State of Missouri v. Darren Wilson: Bias, Denial, and Flawed Reasoning

As expected, many people are having trouble accepting the Grand Jury decision in the case of the Ferguson police officer, Darren Wilson, who was involved in the fatal shooting of Michael Brown back in August. This difficulty springs forth from the same diseased root that also led to a similar problem in accepting the verdict in the George Zimmerman murder trial: prejudging a case before having all of the relevant facts.

Once these facts1Much of the documents and evidence presented to the Grand Jury can be viewed at finally came to light, they appeared to tell a very different story than the one told by key eyewitness Dorian Johnson. These facts also served to highlight the intrinsic improbability—or in Bayesian terms, the prior probability—of Dorian Johnson’s story. That is to say, what is the prior probability that Dorian Johnson’s account is true?

Put symbolically: \(P(D|B)\) represents the probability that Dorian Johnson’s account \(D\) is true given only our background knowledge \(B\) of the world. What are some of the data that \(B\) might include? How about the fact that police officers don’t generally gun-down innocent, unarmed teenagers in the street in broad daylight; people don’t generally try to pull 6’4″ 294 lb. young men into the car with them in an altercation; and if they were to try, it would be near impossible to hold a 6’4″ 294 lb. 18 year-old in place using only one arm.

More important than \(P(D|B)\), though, is the posterior probability of Dorian’s story: \(P(D|B + E)\) represents the probability that Dorian Johnson’s account \(D\) is true given our background knowledge \(B\) of the world, and the evidence \(E\) specific to this case. What is some of the evidence specific to this case? The 3 autopsy reports are clear that Mike Brown was not shot in the back as was falsely claimed; the wound to his hand indicates close proximity with the gun as it was fired—contradicting Johnson’s claims that Brown’s hands were never anywhere near Officer Wilson’s firearm; Officer Wilson’s impeccable record in his 6 years of law enforcement; Dorian Johnson’s criminal past.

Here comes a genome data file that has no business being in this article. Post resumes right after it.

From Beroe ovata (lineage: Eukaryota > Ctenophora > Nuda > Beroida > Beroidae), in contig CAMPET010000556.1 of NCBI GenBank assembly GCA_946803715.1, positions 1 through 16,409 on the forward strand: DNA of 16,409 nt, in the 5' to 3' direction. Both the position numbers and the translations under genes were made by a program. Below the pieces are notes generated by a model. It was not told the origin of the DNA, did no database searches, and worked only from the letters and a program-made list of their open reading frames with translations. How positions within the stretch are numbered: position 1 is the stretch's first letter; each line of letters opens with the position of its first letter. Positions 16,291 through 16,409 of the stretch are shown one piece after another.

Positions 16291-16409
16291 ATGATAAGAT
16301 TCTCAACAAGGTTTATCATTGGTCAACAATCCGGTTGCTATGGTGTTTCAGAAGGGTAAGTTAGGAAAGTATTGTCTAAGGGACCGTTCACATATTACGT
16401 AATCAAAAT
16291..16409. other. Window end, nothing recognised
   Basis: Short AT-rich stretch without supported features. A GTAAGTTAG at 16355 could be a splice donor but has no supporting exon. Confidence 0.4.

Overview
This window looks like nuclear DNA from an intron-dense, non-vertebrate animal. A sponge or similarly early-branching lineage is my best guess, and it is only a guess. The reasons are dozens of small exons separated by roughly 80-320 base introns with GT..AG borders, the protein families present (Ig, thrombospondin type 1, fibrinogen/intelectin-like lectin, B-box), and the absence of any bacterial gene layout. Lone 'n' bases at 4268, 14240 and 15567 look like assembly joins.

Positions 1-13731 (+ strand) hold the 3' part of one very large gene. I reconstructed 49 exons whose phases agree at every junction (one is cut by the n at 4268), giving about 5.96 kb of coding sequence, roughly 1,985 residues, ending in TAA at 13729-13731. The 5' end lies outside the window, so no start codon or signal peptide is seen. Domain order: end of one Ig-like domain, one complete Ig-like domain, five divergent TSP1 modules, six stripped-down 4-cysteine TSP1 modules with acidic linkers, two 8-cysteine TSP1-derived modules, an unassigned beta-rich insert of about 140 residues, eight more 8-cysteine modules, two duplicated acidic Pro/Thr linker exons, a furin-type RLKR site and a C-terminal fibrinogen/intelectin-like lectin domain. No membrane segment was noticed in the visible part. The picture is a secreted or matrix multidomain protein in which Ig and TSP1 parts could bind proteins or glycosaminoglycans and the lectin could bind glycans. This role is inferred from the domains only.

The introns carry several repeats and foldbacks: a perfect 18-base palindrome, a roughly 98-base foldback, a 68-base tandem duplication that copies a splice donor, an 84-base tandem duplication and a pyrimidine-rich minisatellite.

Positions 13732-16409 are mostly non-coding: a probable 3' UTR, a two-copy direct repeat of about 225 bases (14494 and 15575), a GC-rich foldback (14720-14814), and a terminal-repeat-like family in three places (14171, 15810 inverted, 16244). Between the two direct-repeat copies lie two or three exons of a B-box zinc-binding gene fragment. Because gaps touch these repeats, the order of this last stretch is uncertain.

I want to expand a bit on that last item mentioned. On 9/28/2012, Johnson entered a guilty plea and was sentenced to 30 days in jail and 2 years probation for filing a false police report!2 Believe it or not, it gets better. Direct your attention to p. 176 of his testimony before the grand jury. In his response to questions concerning the incident, he falsely asserted the following:

[T]he judge, he threw that one out of court. I never got charged for that one or anything.3…/gj-…/grand-jury-volume-04.pdf

Never got charged? As everyone can clearly see, he pleaded guilty to the charge! We can also add perjury to \(E\) as well. And this is the man, the testimony of whom people are relying on as the basis for protesting, rioting, and looting?

Moving along, we next arrive at the complaints about how St. Louis County Prosecutor Bob McCulloch didn’t “direct the Grand Jury” and “guide them towards a conviction.” The fact of the matter is, such a thing is in no way obligatory for him in his capacity as prosecutor. Moreover, I refer you to the United States Attorneys’ Manual (USAM)—a quick and ready reference for United States Attorneys and other employees of the United States Department of Justice responsible for the prosecution of violations of federal law—under section 9-11.233 Presentation of Exculpatory Evidence:

It is the policy of the Department of Justice, however, that when a prosecutor conducting a grand jury inquiry is personally aware of substantial evidence that directly negates the guilt of a subject of the investigation, the prosecutor must present or otherwise disclose such evidence to the grand jury before seeking an indictment against such a person.4…/foia_readi…/usam/title9/11mcrm.htm…

Now, since most of those who would condemn District Attorney McCulloch bow at the feet of Attorney General Holder, this presents a fatal dilemma: either (1) condemn Holder and the DOJ practice, or (2) admit that McCulloch correctly fulfilled and faithfully discharged his duties as prosecutor.

Notes   [ + ]

Posted in Law, Politics.

2 Responses

%d bloggers like this: